Wednesday, September 03, 2008

Palin wields the veto pen

Sarah Palin, having served as governor less than two years, probably didn’t have many opportunities to use her veto pen. But when she did, ironically, she went after funding for a group that provides shelter and support for unwed teenage mothers. How ironic. And how typical of a radical rightwing culture warrior.
Keep in mind, too, that this came at a time when Alaska was rolling in dough because of the huge increase in oil prices and was running a large surplus.

Michelle Cottle from TNR spells it out here:

Alaska Gov. Sarah Palin, the Republican vice-presidential nominee who revealed Monday that her 17-year-old daughter is pregnant, earlier this year used her line-item veto to slash funding for a state program benefiting teen mothers in need of a place to live.

After the legislature passed a spending bill in April, Palin went through the measure reducing and eliminating funds for programs she opposed. Inking her initials on the legislation -- "SP" -- Palin reduced funding for Covenant House Alaska by more than 20 percent, cutting funds from $5 million to $3.9 million. Covenant House is a mix of programs and shelters for troubled youths, including Passage House, which is a transitional home for teenage mothers.

According to Passage House's web site, its purpose is to provide "young mothers a place to live with their babies for up to eighteen months while they gain the necessary skills and resources to change their lives" and help teen moms "become productive, successful, independent adults who create and provide a stable environment for themselves and their families."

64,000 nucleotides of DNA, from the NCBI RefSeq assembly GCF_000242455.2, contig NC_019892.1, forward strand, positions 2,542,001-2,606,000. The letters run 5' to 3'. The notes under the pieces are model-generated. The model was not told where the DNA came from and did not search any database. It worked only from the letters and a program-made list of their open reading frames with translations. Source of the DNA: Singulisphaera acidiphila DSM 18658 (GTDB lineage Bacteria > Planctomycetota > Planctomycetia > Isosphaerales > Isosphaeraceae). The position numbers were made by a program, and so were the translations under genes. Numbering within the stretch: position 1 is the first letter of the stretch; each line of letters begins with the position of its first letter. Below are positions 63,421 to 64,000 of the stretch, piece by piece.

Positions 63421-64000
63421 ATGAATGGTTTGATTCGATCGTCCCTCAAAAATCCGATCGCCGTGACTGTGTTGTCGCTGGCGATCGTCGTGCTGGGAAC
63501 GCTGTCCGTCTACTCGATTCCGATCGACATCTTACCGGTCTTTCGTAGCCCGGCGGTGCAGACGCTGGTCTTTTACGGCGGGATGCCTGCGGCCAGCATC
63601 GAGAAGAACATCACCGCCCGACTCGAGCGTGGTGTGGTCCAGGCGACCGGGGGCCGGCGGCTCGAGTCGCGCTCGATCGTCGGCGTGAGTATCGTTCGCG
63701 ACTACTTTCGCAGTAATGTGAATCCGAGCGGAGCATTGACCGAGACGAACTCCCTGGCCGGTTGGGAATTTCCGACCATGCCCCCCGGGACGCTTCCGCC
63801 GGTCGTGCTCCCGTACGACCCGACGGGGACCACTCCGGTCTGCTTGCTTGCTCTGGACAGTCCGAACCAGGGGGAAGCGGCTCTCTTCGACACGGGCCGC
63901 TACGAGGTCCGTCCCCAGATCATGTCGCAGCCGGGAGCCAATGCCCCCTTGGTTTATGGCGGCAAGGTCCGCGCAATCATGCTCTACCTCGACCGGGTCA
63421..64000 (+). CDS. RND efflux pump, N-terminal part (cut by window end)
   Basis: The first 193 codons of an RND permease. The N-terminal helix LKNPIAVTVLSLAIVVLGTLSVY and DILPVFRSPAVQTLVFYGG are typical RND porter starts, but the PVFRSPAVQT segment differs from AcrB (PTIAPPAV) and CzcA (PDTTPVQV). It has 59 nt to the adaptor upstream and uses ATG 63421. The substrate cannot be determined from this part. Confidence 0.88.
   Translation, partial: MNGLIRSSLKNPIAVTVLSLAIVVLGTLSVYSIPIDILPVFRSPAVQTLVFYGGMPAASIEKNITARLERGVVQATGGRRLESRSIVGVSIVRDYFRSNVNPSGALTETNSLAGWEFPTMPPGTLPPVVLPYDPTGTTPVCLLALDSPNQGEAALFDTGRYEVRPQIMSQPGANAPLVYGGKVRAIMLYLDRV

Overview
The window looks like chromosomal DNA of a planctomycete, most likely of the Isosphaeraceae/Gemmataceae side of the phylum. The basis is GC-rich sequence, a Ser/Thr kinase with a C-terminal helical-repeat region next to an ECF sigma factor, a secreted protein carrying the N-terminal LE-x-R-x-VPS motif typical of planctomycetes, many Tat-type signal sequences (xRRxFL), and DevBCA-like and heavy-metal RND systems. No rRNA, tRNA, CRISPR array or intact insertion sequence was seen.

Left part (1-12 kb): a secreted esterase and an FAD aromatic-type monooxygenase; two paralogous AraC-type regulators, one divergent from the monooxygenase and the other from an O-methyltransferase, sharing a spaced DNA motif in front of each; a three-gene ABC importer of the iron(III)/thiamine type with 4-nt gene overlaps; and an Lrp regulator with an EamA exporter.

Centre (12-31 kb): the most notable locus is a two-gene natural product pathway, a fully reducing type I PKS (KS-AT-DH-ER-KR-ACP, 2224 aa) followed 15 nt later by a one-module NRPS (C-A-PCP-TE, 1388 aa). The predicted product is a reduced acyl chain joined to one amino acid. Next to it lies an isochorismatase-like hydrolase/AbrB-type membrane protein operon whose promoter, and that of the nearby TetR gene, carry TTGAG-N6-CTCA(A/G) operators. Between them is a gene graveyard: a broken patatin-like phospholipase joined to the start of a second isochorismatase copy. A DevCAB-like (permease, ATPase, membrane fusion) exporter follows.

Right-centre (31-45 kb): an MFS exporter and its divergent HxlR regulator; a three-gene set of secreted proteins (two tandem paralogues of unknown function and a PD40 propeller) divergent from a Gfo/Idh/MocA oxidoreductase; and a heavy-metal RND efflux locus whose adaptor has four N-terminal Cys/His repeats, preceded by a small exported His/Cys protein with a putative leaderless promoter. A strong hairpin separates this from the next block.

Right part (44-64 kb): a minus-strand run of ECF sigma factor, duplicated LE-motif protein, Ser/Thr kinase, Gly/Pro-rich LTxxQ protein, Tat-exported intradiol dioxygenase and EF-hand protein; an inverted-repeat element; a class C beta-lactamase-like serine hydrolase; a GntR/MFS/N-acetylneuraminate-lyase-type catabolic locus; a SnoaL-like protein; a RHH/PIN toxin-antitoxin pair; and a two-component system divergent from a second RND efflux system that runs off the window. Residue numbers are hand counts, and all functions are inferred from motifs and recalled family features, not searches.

I'm sorry, but a politician who opposes abortion even in cases of rape and incest and who opposes comprehensive sex education should be at the forefront of championing support systems that make it easier for young mothers to keep their babies. 

I would have assumed Palin herself felt this way. After all, she is a proud member of Feminists for Life, an anti-abortion nonprofit whose stated aim is to give women a real choice--that is, to make certain that women faced with unplanned pregnancies have access to the information and support systems that will enable/encourage them not to have an abortion. Surely a program aimed at assisting the most desperate of young mothers--those whose boyfriends aren't amenable to a shotgun wedding or who don't have a strong family support system--would be something a pro-life feminist such as Palin would work to expand not destroy. 

Pro-life conservatives have for years faced accusations by abortion-rights activists that they only give a damn about a woman and her baby until the moment that baby is born. After that: Best of luck! Don't come looking to us for any help! Palin's rough handling of Passage House does nothing to combat that unfortunate image.

Remember that this is one of the few examples we have of Palin exercising her “executive” powers that, according to Republicans, are supposed to make her MORE qualified to be president than Barack Obama.
Perhaps in the next few weeks she will explain her reasoning for this veto. But right now she is not making herself available to the media for interviews.

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